Since I had been introduced to the British peer Lord Michael Naseby in the surrounds of the House of Lords in March 2018,[1] I assumed that he had been born into the aristocratic upper layer of British society. Wrong. It required his book Sri Lanka for me to learn that he was from the upper middle class and had contested parliamentary seats from the late-960s on behalf of the Conservative Party in what were Labour strongholds – with his peerage being of 1990s vintage. As vitally, his early career as a marketing executive had seen him working in Pakistan and Bengal in the early 1960s before he was stationed in Sri Lanka as a marketing manager for Reckitt and Colman in the period 1963-64.

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Becoming and Being Sri Lankan: The National Anthem in Our Mother Tongues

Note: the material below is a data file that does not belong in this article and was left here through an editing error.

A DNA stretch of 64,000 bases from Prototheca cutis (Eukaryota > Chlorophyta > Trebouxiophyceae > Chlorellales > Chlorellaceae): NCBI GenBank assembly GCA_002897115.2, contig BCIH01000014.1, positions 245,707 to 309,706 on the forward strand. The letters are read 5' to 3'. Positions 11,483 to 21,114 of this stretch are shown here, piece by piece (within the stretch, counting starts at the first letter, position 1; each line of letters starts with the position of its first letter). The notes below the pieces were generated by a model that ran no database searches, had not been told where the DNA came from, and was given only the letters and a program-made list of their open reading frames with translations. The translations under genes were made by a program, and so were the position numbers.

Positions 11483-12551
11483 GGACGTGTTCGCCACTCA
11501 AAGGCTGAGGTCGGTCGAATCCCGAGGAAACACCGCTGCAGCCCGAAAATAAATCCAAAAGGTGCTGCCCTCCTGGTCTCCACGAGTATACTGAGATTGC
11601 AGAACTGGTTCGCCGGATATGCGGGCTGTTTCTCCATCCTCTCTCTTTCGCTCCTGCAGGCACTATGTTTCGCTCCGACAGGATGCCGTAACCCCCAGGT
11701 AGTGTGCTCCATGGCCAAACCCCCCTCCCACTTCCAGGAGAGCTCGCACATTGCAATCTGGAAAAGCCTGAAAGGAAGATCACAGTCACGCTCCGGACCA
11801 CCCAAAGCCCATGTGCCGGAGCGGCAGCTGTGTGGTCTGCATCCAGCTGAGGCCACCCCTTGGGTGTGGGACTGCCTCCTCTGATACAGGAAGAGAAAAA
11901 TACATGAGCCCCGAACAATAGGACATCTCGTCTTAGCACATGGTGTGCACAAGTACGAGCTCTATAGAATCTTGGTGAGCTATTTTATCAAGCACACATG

Eranda Ginige, on in Lanka News Web, 6 January 2020, where the title is “The Language of the National Anthem”

The Dominion of Ceylon was formed on 4 February 1948 with the singing of Britain’s national anthem “God Save the King” and it continued to be the anthem for another four years

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Bracegirdle and the Early LSSP in Anti-Colonial Thrusts

Vinod Moonesinghe, courtesy of Roar, 21 May 2017, where the title reads “Bracegirdle: The Young Anglo-Australian Behind Sri Lanka’s Independence Struggle”

After the Matale Revolt of 1848, the independence struggle in Sri Lanka was quiescent until the 1930s. Only in 1931 did the short-lived Jaffna Youth Congress call for total independence (poorana swaraj) and boycotted the general election.However, in far-away America, a young Sri Lankan student, Philip Gunawardena, had already joined the League Against Imperialism and For National Independence, an international organisation committed to the complete national independence of the colonial and semi-colonial peoples, including Sri Lankans. He later went to Britain and worked for the League. He belonged to a Sri Lankan group called the “Cosmopolitan Crew”, mainly students such as himself, including N. M. Perera, Colvin R. de Silva and Leslie Goonewardena.

Bracegirdle with L.S.S.P. leaders in Horana. Image courtesy Victor Ivan